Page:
At this point, it seems Dov Charney is better at making headlines than unisex tri-blend T-shirts. After years of rumors, allegations and lawsuits, the founder and CEO of struggling clothing giant American Apparel is finally out of the job. The company’s board of directors voted unanimously this week to strip Charney of his chairmanship and gave him the contractual 30-day notice for his complete termination. But anyone familiar with his history of controversy can’t help but wonder, why now?
Perhaps it has to do with American Apparel’s increasingly dismal financial performance. The company lost over $100 million in 2013, a deficit greater than the previous two years combined, and American Apparel has been in the red every year since 2010. A look back to 2008 shows that its stocks haven’t been doing too hot either. It would make sense if Charney’s termination was meant to mark a new financial direction for the once-booming Los Angeles company. In fact, Forbes reports that the announcement has already earned American Apparel’s stocks a nearly 20 percent surge of approval.
The true reason for Charney’s firing, however, is what many might have guessed: His unpredictable “playboy lifestyle,” plagued by problems of “personal conduct with women and poor judgement” has made him more than just a legal liability. Though Charney has been lauded for his refusal to outsource jobs to international sweatshops, it seems the board at American Apparel, which has previously defended the former CEO, is simply out of patience.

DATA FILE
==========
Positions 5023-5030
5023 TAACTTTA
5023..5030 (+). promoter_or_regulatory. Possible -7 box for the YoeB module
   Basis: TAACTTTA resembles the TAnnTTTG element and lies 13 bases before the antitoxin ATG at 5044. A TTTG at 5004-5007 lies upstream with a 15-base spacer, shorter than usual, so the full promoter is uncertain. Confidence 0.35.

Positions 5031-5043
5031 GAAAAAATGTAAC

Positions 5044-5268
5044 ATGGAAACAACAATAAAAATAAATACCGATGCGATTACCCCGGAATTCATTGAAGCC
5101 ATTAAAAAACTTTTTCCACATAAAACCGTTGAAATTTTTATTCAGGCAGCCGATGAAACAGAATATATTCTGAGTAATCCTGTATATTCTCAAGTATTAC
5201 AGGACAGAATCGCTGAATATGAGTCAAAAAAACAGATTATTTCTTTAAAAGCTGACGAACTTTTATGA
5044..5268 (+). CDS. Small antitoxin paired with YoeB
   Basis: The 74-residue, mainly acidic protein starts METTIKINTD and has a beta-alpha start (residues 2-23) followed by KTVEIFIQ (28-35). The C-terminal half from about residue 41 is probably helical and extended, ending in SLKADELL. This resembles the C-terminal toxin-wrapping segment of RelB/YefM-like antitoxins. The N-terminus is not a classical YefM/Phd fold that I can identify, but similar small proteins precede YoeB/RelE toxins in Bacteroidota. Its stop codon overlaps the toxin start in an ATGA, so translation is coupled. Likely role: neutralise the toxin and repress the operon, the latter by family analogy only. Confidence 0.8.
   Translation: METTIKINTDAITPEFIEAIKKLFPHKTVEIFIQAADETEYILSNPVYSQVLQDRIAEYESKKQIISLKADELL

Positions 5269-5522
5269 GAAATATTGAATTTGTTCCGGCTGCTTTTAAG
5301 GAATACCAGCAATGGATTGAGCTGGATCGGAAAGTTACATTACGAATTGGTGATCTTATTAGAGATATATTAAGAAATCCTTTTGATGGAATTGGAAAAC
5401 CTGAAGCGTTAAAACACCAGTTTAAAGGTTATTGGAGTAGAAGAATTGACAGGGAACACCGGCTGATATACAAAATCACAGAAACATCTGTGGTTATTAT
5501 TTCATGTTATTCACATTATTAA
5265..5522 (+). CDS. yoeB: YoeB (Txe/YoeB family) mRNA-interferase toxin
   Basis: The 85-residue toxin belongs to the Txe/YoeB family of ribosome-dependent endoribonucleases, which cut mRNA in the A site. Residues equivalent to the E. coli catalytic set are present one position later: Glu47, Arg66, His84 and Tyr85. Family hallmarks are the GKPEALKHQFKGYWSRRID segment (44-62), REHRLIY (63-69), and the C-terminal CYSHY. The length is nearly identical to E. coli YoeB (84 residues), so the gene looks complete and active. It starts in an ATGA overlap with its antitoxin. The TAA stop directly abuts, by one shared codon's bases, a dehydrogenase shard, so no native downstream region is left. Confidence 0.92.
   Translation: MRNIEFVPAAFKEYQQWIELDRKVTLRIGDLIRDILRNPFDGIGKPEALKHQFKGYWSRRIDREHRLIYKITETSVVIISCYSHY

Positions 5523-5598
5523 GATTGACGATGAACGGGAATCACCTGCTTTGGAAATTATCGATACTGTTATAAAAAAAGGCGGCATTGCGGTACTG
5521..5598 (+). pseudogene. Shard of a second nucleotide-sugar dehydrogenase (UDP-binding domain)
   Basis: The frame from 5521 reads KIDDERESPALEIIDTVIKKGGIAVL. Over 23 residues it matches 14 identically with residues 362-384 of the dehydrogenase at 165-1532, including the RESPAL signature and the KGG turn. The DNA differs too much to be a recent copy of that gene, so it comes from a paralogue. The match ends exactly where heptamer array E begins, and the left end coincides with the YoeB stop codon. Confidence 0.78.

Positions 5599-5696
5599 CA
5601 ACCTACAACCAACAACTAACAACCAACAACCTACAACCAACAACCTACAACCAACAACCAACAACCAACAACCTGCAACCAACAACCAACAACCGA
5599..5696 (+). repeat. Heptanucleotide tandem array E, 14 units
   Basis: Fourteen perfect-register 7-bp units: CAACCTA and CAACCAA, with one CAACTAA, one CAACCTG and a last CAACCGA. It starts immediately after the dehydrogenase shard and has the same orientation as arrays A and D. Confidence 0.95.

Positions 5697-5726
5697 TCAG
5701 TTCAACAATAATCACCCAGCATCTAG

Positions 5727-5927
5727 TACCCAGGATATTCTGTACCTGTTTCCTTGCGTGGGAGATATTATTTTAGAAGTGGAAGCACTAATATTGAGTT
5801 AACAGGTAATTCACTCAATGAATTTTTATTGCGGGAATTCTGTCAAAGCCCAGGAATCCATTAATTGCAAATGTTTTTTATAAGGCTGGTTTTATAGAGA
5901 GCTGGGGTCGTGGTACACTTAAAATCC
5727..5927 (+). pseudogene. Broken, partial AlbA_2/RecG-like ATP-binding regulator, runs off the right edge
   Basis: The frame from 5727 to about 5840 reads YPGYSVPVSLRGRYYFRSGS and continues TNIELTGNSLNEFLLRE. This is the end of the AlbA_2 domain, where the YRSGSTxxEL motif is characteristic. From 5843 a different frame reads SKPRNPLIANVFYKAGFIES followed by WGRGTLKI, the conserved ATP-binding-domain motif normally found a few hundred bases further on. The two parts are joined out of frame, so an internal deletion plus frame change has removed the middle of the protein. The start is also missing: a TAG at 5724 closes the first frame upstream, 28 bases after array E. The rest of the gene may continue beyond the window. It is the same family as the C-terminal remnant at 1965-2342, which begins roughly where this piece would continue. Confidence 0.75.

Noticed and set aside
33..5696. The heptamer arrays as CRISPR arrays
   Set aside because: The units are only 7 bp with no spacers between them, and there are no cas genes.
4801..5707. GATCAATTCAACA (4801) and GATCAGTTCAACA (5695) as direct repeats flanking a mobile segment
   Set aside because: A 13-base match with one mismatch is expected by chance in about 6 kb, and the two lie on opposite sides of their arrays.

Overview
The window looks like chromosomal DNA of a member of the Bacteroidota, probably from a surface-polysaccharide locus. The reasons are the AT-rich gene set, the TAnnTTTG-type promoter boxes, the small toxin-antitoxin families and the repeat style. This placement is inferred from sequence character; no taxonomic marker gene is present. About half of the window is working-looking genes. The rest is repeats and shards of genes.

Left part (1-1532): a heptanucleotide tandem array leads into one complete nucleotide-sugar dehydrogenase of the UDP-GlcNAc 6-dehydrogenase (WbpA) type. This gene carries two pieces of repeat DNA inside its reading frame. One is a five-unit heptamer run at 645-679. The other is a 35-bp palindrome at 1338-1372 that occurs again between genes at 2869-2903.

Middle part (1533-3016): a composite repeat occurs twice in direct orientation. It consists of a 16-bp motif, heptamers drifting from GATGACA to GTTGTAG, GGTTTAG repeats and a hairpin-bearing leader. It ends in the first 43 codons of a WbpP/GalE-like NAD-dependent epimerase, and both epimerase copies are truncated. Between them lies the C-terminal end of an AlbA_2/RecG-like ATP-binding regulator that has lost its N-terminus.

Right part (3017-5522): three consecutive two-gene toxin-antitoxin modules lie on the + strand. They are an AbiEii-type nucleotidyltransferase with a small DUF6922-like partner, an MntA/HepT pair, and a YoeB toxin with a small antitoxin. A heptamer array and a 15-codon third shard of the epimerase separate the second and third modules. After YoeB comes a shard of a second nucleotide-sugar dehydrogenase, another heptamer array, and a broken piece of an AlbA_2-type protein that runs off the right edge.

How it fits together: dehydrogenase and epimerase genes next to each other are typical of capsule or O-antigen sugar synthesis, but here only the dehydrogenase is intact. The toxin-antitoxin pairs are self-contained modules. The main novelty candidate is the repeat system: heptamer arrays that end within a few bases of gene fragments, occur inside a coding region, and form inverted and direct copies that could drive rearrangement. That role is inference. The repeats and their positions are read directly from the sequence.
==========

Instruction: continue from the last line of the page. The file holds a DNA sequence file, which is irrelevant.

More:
A quick review of Charney’s history makes one wonder why this decision didn’t come sooner. Although most of the sexual harassment lawsuits against him have been dropped, dismissed or settled out of court, spotting the trouble with Charney’s behavior hardly requires a degree in gender studies. He admits, and even defends, referring to women he works with as “sluts” and “whores.” He also sees no problem with dropping his pants, or eschewing them altogether, to show off his company’s product around the office.
That’s not all. Charney’s been accused of telling a Canadian student newspaper that “women initiate most domestic violence [claims] … and this has made a victim culture out of women.” A former employee who sued Charney alleged that the former CEO choked him, rubbed dirt in his face and called him a “fag” and a “wannabe Jew.” The Jane reporter sent to profile Charney ended up seeing him masturbate “eight or so times.”
American Apparel’s ads, some of which have been personally shot by Charney himself, have frequently come under fire for exploiting women as well. The most recent example, an image of a topless women meant to highlight the company’s fair labor practices, was selected to appear on the iconic “No Comment” page of Ms. magazine’s latest issue. Other ads have been banned for appearing to sexualize minors. Potential employees of American Apparel must submit full body photographs of themselves, with Charney allegedly combing through snapshots taken at the stores in order to identify and fire anyone deemed too unattractive to work there. The list goes on.
In the end, it’s important that American Apparel’s board of directors isn’t cloaking Charney’s dismissal in financial or business talk. For too long, apologists have rationalized Charney’s behavior as the product of his eccentric personality. It’s time for our society to stop accepting that as an excuse. Calling women sluts and whores doesn’t make you quirky, blaming survivors of domestic violence doesn’t make you edgy and exposing yourself around the office sure as hell doesn’t make you a good CEO.